The paintings, sculptures and engravings of Greek artists provide the visitor with a complete picture of the development of Greek art from the early 19th century to the present day. A selection of post-Byzantine icons as well as a collection of works by painters of the Ionian Islands, cover the transitional stage between Byzantine and Modern Greek Art. The hall where West European paintings from the Renaissance period through to creations by contemporary West European artists are exhibited contains masterpieces by Domenico Theotokopoulos (El Greco), Rubens, Jordaens, Tiepolo, Caravaggio and the latest acquisition of the gallery "Greek Mounted Warrior" by Delacroix. Also works by Picasso, Dayer, Magritte Brauner, Modigliani and others as well as Rodins statue of the "Prodigal Son". The open-air exhibition of sculpture consists of works by Greek sculptors of the 19th and 20th centuries. Finally, all periodical or retrospective exhibitions of the works of Greek and foreign artists are presented in a special hall throughout the year.
No 31 Harilaou Trikoupi, Tel: 452.15.98, 451.83.88
Exhibits include interesting finds of the Classical, Hellenistic and Roman periods. Of particular interest is the statue of Hermes of Kifissia, the bronze statue of Athena and two statues of Artemis.
This is located at Akti Themistokleous in the Freatida quarter of the port of Piraeus. Tel: 451.68.22. Exhibits include ships models from ancient to modern times, also busts, uniforms and clothes of heroes of the 1821 War of Independence, paintings of major naval engagements, etc.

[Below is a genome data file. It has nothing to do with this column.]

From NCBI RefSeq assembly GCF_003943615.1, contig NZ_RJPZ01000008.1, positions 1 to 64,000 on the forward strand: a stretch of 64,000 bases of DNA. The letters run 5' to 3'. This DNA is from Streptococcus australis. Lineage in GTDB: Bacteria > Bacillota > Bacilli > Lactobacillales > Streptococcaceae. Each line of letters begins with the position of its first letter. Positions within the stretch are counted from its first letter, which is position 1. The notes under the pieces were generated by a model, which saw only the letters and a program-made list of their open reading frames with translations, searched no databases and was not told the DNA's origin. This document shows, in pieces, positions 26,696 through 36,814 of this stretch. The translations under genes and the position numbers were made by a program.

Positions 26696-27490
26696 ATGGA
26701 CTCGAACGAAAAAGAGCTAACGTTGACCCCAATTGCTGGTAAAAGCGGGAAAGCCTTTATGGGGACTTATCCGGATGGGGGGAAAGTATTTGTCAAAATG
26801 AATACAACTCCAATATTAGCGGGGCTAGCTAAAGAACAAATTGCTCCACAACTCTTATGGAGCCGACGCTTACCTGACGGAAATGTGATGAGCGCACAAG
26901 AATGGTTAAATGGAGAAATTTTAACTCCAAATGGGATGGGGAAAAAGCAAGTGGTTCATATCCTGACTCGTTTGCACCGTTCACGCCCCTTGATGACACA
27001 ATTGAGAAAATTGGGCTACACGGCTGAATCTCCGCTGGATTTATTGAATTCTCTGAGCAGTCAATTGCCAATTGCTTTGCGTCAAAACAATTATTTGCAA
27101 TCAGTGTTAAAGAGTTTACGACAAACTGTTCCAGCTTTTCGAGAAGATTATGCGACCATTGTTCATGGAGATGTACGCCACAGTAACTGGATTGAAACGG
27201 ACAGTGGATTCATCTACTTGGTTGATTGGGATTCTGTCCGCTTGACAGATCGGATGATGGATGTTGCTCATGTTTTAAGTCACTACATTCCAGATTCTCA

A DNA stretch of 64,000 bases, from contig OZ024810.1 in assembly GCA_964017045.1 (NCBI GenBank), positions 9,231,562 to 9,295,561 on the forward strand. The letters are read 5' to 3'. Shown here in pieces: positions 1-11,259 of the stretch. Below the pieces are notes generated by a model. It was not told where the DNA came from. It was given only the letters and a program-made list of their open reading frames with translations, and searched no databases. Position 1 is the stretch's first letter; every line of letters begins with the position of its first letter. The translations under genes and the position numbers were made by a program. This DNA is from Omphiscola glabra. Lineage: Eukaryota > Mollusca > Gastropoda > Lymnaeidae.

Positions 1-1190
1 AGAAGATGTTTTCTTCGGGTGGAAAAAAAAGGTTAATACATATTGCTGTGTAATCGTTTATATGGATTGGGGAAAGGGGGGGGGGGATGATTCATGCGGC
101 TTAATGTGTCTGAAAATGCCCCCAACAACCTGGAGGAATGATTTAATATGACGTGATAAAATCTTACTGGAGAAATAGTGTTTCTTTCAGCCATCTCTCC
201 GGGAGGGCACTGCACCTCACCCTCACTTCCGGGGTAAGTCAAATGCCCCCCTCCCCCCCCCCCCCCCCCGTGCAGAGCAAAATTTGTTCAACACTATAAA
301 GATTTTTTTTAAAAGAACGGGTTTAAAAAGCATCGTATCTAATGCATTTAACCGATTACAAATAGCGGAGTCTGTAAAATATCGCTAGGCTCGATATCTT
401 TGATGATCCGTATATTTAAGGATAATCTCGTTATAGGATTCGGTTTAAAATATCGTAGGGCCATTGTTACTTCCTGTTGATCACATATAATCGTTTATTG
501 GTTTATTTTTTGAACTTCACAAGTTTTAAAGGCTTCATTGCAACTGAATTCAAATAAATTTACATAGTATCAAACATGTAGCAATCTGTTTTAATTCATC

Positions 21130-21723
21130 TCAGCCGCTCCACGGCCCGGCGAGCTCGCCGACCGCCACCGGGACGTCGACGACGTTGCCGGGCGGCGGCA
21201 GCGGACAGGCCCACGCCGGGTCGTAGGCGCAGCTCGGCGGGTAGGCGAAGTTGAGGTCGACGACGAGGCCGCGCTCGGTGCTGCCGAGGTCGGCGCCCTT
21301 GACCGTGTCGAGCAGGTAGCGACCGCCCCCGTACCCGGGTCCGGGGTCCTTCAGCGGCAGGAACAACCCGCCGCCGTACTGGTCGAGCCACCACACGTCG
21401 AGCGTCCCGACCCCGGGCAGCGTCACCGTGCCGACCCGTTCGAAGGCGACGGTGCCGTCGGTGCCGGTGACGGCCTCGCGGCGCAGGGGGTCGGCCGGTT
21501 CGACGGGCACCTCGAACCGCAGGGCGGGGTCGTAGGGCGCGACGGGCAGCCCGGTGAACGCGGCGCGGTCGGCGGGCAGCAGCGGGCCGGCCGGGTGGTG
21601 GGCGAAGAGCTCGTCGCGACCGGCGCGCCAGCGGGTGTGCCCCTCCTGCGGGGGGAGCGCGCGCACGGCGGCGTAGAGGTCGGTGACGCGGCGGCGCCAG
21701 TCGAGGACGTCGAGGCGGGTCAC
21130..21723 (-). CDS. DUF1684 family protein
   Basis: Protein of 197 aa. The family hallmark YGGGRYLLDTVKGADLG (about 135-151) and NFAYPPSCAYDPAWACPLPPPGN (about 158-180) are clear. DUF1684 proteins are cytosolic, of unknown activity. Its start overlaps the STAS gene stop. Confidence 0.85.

This is located at 13, Levidou St., in Kifissia, the northern suburb of Athens. Tel: 808.02.54. The Museum is a research center for the flora, fauna, geology and paleontology of Greece. In Athens there are also: The Museum of the City of Athens at 7, Paparigopoulou St., (Tel: 323.01.68), the Center of Popular Art and Tradition at 6, A. Hatzimihali St., (Tel: 324.39.87) and the Cultural Center of the Athens Municipality at 50, Akadimias St. (Tel: 362.94.30).
There are several important archaeological sites in the rest of Attica. Among these are Cape Sounion (Tel: 0292 - 39.363) with its temples of Poseidon and Sounias Athena, Vravron with its sanctuary dedicated to the Vravronian Artemis and its museum (Tel: 0294 - 71.020) containing attractive finds. There is also Marathon with its burial mound containing the bodies of the 192 Athenian warriors who fell in the famous Battle of Marathon in 490 B.C. and a local museum (Tel 0294/55.155). At Oropos there is the Amphiaraeion sanctuary (Tel: 0295-62.144) dedicated to the hero and healer god Aphiaraos. At Ramnous there is the Sanctuary of Nemessis, (Tel. 0294 - 93.477). At Eleusis, in the province of Megara, there is one of the worlds most important ancient places of worship. It is the sanctuary of the goddess Dimitra and Kore, access to which is through impressive Propylaea. The enclosure includes the famous Telestirion or hall in which the Eleusinian Mysteries were performed, the temple of the Propylaean Artemis, the Kallihoron Well, various sacred houses and remains of walls of various periods. The sanctuary was linked to Athens by the Sacred Way ("[era Odos") which led right up to the Sacred Gate ("[era Pyli") at the Kerameikos in Athens. The Eleusis Museum (Tel: 554.60.19) contains important finds from the area of the sanctuary itself and from all the surrounding district.